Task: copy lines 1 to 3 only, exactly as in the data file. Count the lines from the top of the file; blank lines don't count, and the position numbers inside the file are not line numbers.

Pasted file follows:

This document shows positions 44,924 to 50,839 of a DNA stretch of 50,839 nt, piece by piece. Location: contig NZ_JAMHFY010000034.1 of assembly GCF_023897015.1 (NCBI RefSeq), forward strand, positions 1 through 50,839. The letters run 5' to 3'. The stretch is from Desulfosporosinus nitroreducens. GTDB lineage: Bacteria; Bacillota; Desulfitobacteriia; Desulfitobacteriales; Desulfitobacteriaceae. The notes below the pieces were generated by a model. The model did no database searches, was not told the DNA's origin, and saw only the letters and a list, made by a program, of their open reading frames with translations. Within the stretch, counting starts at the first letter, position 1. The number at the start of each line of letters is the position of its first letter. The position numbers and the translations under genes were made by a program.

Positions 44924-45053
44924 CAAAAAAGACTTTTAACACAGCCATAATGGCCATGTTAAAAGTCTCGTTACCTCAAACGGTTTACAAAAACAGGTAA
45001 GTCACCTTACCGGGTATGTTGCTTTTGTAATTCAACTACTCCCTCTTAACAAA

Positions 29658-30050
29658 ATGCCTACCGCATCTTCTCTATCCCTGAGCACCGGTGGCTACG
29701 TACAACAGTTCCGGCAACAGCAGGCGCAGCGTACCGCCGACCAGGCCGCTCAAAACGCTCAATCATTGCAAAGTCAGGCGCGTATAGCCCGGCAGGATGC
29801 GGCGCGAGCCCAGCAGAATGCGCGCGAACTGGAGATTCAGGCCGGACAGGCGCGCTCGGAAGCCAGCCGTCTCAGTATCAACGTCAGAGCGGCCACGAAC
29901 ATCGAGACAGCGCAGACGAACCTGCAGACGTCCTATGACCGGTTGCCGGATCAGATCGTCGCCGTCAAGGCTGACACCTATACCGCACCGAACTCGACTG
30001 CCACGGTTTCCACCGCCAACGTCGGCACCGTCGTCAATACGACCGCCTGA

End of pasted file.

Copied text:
This document shows positions 44,924 to 50,839 of a DNA stretch of 50,839 nt, piece by piece. Location: contig NZ_JAMHFY010000034.1 of assembly GCF_023897015.1 (NCBI RefSeq), forward strand, positions 1 through 50,839. The letters run 5' to 3'. The stretch is from Desulfosporosinus nitroreducens. GTDB lineage: Bacteria; Bacillota; Desulfitobacteriia; Desulfitobacteriales; Desulfitobacteriaceae. The notes below the pieces were generated by a model. The model did no database searches, was not told the DNA's origin, and saw only the letters and a list, made by a program, of their open reading frames with translations. Within the stretch, counting starts at the first letter, position 1. The number at the start of each line of letters is the position of its first letter. The position numbers and the translations under genes were made by a program.

Positions 44924-45053
44924 CAAAAAAGACTTTTAACACAGCCATAATGGCCATGTTAAAAGTCTCGTTACCTCAAACGGTTTACAAAAACAGGTAA